Thursday, August 15, 2013

Netiquette in forewarding invitations - avoid taking this for granted!

Netiquette in forwarding invitations

Considerable care and thought should always be given to forwarding invitations. Core etiquette and Netiquette principles maintain almost sacrosanct adherence to avoid misusing the privacy of communications. If a situation is presented where an invitee wishes to add someone to a private meeting, social event, or other gathering, there are a number of steps that should be taken:

1. Seek permission of the inviter (original sender).

2. Determine who should be on the distribution list.

3. Copy the original invitee.

4. Remove unnecessary threads, but keep confidentiality clauses and disclaimers.

5. Identify that this is a forwarded document.

6. Ask the recipient not to forward the document, or attach a legal notice, if necessary.
 7. Never assume a sender will approve of forwarding correspondence.

8. Do not forward documents if under nondisclosure or confidentiality agreements.
9. Never add controversial, discriminatory, or derogatory comments
to the basic text.
10. Explain briefly and clearly to the recipient why the invitation is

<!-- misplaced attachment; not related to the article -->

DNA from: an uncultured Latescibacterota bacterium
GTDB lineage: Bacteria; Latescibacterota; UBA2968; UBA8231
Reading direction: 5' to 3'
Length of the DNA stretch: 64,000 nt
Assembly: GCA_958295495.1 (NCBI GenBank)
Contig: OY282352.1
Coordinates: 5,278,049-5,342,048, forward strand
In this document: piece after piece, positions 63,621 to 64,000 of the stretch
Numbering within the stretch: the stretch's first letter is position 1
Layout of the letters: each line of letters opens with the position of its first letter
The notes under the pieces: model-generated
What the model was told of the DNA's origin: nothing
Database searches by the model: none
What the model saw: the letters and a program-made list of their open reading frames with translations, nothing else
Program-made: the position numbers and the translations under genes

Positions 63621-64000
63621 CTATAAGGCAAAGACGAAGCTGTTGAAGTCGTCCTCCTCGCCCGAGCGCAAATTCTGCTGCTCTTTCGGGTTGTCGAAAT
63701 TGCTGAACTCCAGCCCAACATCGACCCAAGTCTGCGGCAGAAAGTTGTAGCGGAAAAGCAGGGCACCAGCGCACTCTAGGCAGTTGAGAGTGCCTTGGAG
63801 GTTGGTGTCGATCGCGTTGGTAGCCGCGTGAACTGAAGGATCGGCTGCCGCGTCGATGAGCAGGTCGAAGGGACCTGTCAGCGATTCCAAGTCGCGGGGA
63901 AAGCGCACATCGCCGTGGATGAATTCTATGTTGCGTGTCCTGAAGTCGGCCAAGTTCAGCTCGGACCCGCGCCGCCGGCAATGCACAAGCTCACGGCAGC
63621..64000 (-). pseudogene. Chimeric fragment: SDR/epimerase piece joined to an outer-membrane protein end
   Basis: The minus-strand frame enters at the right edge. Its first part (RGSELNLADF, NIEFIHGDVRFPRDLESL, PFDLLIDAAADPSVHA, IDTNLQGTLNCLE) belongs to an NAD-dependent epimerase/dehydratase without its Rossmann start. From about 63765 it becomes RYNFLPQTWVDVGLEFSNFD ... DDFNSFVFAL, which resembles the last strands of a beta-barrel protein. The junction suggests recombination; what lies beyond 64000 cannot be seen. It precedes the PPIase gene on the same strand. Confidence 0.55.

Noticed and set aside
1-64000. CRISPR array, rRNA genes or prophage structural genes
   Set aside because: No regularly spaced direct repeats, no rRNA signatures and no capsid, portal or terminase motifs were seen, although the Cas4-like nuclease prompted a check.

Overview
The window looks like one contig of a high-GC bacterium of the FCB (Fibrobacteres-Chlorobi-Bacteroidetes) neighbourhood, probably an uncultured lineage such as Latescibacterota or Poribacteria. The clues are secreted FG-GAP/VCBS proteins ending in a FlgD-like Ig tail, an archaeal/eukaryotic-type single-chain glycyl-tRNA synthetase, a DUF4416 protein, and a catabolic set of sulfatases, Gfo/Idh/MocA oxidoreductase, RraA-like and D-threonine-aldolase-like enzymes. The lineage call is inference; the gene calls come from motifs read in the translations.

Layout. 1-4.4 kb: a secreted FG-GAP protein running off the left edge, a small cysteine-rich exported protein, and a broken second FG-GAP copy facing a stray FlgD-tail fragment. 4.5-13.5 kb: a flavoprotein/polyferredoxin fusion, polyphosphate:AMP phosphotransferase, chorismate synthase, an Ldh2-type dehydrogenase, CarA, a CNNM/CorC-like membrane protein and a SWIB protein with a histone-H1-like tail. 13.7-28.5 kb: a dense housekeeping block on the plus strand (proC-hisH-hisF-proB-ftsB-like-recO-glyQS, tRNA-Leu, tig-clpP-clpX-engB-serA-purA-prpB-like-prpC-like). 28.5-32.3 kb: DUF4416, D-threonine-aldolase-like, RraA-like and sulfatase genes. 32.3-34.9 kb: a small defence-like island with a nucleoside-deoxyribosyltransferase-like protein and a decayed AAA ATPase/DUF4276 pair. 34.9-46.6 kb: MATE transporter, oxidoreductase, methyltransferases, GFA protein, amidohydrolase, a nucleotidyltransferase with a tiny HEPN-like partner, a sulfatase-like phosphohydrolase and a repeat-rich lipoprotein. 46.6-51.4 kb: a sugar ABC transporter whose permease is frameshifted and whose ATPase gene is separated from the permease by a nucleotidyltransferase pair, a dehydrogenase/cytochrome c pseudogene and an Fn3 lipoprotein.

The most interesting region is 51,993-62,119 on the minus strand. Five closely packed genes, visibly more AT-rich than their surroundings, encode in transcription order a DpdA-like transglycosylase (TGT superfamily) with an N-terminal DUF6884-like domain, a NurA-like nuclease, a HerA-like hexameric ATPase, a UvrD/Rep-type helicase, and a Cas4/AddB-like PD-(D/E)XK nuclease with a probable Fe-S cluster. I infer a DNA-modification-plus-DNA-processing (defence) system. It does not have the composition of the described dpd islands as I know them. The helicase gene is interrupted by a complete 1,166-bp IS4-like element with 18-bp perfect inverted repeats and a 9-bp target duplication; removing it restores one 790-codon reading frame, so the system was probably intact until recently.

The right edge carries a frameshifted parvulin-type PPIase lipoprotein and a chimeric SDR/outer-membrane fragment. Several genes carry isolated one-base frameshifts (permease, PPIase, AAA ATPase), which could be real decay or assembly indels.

being forwarded. One should be mindful that some people will be offended because they were not original invitees.
11. One may be selective in showing a full list of invitees, depending on any number of reasons, including size of the list, possible effect on attendance, specific instructions, or any number of other reasons.

This meeting invitation is being forwarded to you with permission of (invitee). We both agreed you were inadvertently omitted from the initial list. Kindly excuse this oversight.

Paul J. Babicki
Tabula Rosa Systems
609 8181802 office
609 462 8031 cell 



In addition to this blog, I maintain a radio show on BlogtalkRadio  and an online newsletter via have established Netiquette discussion groups with Linkedin and  Yahoo I am also a member of the International Business Etiquette and Protocol Group and Minding Manners among others. I regularly consult for the Gerson Lehrman Group, a worldwide network of subject matter experts and I have been contributing to the blogs Everything Email and emailmonday . My work has appeared in numerous publications and I have presented to groups such as The Breakfast Club of NJ and  PSG of Mercer County, NJ.

I am the president of Tabula Rosa Systems, a “best of breed” reseller of products for communications, email, network management software, security products and professional services.  Also, I am the president of Netiquette IQ. We are currently developing an email IQ rating system, Netiquette IQ, which promotes the fundamentals outlined in my book.

Over the past twenty-five years, I have enjoyed a dynamic and successful career and have attained an extensive background in IT and electronic communications by selling and marketing within the information technology marketplace.Anyone who would like to review the book and have it posted on my blog or website, please contact me